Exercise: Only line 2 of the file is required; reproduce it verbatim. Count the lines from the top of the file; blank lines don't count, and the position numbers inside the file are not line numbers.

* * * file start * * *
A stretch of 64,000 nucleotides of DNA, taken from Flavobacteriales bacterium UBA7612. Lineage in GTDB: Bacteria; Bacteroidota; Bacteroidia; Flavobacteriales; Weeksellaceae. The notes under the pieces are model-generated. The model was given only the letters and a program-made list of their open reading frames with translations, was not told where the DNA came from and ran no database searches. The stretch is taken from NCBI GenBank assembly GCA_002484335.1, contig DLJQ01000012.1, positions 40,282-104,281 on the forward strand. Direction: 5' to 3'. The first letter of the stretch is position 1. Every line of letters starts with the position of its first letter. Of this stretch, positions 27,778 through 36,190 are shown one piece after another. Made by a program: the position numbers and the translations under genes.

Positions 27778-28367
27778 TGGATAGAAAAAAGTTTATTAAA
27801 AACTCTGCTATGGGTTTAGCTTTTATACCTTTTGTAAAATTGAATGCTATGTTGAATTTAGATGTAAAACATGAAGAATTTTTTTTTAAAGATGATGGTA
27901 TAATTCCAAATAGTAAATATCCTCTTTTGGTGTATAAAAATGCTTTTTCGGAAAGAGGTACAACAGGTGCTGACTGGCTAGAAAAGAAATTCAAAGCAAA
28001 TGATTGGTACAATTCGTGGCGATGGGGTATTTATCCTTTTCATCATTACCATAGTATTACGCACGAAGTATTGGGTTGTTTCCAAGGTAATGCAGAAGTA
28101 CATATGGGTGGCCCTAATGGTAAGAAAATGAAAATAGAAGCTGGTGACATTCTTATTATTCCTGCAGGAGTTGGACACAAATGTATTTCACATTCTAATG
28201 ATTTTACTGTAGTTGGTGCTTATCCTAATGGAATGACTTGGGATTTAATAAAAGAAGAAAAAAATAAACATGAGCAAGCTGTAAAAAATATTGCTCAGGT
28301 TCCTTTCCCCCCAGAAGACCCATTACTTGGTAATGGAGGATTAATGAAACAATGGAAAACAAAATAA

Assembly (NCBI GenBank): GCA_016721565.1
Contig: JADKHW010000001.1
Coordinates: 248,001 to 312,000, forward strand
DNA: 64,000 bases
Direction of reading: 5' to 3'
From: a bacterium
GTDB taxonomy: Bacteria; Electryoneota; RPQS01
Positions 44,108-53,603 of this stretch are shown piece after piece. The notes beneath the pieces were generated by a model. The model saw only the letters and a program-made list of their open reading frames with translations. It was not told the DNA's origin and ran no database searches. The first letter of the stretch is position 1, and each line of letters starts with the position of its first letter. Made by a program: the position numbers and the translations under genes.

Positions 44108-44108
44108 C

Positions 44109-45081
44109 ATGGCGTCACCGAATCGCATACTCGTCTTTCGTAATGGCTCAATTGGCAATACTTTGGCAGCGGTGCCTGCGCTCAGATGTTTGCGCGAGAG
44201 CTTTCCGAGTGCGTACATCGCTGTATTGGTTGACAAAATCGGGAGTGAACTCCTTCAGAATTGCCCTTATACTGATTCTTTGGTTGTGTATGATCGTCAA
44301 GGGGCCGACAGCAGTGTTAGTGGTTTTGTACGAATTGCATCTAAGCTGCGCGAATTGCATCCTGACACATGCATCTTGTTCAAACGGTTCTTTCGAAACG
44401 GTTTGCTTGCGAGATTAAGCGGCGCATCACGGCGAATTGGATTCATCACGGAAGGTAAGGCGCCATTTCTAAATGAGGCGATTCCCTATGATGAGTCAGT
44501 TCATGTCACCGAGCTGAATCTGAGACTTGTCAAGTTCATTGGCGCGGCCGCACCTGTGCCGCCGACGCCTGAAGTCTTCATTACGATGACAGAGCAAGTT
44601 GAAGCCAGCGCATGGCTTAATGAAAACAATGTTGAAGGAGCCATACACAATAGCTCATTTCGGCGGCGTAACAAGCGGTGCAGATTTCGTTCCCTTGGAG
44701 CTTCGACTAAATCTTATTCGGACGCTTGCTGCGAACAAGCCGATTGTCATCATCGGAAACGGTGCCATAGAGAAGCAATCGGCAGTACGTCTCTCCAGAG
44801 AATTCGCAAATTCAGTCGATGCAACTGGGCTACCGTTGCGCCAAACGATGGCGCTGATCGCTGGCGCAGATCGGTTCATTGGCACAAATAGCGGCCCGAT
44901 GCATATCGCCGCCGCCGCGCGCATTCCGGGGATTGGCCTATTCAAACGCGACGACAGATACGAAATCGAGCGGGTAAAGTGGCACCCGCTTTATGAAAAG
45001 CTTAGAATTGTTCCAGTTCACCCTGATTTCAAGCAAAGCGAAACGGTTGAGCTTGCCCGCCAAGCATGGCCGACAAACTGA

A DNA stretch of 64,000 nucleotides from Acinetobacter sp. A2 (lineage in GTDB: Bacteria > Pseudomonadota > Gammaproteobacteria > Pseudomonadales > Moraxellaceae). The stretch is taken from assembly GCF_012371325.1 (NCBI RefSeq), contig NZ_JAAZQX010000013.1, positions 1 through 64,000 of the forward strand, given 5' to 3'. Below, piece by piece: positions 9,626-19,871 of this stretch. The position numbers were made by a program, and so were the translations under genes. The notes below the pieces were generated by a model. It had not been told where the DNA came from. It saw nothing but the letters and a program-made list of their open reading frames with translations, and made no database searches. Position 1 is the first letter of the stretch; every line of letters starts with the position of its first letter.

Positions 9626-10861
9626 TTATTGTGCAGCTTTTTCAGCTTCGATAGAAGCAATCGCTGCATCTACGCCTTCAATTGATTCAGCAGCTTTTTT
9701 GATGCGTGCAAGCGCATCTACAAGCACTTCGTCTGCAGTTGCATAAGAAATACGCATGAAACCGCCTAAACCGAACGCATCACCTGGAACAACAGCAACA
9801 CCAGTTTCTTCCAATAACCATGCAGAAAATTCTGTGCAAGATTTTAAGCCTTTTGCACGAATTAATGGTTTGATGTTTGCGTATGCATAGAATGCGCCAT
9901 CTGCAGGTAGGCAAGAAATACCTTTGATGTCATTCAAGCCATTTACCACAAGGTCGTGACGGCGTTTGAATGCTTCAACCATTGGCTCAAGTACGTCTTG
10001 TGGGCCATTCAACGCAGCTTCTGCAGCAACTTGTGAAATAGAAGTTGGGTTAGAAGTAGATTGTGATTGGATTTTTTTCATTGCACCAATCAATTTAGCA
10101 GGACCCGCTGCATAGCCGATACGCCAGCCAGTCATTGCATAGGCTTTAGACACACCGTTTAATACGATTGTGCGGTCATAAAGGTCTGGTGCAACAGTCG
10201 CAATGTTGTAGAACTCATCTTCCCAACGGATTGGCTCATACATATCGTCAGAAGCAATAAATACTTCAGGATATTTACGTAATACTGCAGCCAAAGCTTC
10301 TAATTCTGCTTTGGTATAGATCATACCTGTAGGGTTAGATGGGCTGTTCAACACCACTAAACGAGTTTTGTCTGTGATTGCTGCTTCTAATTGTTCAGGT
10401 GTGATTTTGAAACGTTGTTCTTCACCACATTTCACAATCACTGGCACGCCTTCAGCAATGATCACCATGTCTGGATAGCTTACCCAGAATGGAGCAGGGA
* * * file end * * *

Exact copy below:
Positions 27778-28367